<title>Keywording New Packages</title>
New packages should be marked as <c>~arch</c> only upon
architectures for which the committing developer has tested.
Do <b>not</b> assume that your package works on all architectures. Do <b>not</b>
assume that user submitted ebuilds will have correct <c>KEYWORDS</c> <d /> chances are
they just copied from somewhere else. Do <b>not</b> assume that upstream's
'supported architectures' list is correct. Do <b>not</b> assume that because your
code is written in Perl / Python / Java / whatever that it will run on other
archs (there is at least one case of a <c>vim</c> script which only worked on
Note that most (non-x86) archs expect you to be on the arch team and bugzilla
alias if you are committing packages with keywords for that arch, and may have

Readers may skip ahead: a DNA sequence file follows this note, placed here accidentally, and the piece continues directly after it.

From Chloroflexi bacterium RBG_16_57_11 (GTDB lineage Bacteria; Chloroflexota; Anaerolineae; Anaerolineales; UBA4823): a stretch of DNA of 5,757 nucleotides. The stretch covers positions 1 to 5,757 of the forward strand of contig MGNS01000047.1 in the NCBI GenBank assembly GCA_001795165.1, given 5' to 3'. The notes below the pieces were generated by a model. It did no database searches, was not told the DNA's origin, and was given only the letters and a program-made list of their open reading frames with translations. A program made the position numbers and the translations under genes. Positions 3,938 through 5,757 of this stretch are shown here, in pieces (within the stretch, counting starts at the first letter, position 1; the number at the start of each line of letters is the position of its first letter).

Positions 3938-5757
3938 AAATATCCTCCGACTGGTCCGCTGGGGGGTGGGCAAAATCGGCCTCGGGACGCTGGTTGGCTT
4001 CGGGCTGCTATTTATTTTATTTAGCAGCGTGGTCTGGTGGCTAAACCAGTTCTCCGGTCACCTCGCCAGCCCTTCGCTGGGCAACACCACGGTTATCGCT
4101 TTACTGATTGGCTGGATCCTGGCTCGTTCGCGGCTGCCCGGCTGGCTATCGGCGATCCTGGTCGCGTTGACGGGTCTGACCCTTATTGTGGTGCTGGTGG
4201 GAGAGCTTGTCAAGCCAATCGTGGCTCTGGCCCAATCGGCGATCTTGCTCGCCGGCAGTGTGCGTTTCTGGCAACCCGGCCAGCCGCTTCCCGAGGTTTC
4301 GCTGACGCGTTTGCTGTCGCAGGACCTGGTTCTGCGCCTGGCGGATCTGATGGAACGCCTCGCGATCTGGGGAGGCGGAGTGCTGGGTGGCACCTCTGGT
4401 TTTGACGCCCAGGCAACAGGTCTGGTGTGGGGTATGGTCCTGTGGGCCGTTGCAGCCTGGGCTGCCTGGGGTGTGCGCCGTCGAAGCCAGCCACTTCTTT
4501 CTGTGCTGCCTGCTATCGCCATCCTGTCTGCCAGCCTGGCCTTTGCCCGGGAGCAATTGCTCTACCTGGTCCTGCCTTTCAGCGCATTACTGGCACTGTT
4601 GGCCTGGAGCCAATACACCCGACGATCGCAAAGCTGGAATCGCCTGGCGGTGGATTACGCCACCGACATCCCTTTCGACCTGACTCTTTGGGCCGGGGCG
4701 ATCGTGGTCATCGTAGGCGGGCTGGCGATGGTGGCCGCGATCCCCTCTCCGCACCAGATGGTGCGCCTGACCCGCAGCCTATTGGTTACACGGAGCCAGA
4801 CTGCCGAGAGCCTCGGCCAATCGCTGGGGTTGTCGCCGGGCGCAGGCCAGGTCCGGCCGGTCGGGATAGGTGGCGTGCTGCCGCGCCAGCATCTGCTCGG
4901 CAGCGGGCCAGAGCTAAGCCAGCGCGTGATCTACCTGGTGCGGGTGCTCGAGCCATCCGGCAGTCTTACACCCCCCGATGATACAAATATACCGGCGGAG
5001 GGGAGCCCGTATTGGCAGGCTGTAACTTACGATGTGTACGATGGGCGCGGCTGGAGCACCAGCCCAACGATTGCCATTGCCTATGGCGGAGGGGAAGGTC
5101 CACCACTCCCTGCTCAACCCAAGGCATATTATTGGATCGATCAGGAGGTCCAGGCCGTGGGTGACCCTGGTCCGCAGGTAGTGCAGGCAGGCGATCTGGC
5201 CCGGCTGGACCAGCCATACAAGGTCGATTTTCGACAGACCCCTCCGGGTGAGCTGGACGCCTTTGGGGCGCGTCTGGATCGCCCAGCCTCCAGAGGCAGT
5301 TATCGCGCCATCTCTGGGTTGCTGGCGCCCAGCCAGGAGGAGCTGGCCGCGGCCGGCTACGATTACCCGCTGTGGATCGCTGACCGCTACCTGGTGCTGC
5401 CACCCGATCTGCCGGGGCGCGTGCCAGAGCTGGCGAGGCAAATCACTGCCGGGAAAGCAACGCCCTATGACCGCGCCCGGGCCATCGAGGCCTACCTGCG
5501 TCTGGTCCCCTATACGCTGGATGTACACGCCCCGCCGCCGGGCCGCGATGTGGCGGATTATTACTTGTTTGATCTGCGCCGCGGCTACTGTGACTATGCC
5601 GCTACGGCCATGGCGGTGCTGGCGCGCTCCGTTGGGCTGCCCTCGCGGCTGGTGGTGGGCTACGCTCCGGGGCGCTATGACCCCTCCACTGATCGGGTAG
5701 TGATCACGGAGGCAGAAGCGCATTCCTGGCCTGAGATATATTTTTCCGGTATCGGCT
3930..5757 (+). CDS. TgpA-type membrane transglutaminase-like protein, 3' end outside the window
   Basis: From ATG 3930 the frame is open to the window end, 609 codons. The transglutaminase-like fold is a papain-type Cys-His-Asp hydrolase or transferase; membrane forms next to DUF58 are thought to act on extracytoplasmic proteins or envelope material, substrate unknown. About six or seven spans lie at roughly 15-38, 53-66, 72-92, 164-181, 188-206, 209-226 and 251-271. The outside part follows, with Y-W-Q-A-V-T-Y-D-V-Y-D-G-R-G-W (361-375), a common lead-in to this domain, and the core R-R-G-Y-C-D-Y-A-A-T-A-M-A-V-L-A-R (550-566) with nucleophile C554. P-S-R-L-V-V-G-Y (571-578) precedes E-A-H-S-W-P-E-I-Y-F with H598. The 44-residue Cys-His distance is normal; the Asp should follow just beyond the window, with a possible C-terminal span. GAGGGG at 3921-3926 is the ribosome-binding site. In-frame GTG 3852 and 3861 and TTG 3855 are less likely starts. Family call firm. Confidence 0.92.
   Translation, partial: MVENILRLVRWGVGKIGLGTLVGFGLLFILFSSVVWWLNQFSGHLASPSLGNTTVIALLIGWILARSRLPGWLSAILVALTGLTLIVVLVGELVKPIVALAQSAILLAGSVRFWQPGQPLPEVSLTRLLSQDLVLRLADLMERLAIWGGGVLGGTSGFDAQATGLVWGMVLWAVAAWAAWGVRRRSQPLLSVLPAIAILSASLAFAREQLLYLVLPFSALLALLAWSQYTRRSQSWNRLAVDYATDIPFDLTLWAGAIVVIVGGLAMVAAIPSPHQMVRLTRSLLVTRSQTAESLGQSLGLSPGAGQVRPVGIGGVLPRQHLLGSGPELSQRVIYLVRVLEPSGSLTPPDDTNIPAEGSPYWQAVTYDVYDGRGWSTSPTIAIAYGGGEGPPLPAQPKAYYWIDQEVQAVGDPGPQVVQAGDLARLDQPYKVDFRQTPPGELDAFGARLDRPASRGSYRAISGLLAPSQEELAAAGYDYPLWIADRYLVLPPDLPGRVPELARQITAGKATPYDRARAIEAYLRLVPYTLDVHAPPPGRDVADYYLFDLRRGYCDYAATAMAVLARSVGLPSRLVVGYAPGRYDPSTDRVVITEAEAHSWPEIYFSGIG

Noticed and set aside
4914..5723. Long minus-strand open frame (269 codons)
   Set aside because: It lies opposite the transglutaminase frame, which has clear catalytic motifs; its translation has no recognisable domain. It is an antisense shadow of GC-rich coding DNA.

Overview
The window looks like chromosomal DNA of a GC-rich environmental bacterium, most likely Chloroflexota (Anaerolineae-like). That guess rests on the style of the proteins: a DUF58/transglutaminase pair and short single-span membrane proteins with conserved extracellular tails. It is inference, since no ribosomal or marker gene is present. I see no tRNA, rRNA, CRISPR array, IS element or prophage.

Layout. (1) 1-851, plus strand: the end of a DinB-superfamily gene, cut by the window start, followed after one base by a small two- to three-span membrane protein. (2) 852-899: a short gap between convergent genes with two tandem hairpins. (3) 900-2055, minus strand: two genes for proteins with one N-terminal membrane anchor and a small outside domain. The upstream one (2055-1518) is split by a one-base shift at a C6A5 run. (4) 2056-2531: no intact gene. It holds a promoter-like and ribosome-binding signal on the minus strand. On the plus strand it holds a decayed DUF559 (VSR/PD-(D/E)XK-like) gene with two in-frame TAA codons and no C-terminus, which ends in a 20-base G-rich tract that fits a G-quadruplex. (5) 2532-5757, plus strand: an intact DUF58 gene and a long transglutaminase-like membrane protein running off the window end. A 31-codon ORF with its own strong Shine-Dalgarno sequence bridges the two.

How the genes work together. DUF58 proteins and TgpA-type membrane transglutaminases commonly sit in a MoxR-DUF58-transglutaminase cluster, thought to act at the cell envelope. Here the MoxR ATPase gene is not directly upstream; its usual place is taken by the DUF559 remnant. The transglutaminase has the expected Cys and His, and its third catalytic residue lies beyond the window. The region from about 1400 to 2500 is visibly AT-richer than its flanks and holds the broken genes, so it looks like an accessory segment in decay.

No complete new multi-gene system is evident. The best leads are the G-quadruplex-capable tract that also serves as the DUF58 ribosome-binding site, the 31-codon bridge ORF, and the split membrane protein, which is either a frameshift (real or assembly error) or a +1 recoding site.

additional requirements of which you should be aware (on <c>mips</c>, for example,
there are multiple ABIs and byte orders to consider <d /> a package working on your
<c>o32</c> box may not work on <c>o64</c> or <c>n32</c>). Contact the individual arch
teams for details.
Do <b>not</b> commit straight to <c>arch</c>.
<title>Keywording on Upgrades</title>
When upgrading, drop all existing keywords from <c>arch</c> to <c>~arch</c>, and leave
any existing <c>~arch</c> keywords intact. This must be done even if you <e>think</e>
you're just making a trivial fix <d /> there have been several examples of the
stable tree getting broken this way.
Sometimes you may need to remove a keyword because of new unresolved
dependencies. If you do this, you <b>must</b> file a bug notifying the relevant
This also applies to revision bumps, not just to upstream version changes.
<title>Moving from <c>~arch</c> to <c>arch</c></title>
Moving a package from <c>~arch</c> to <c>arch</c> is done only by the relevant arch teams.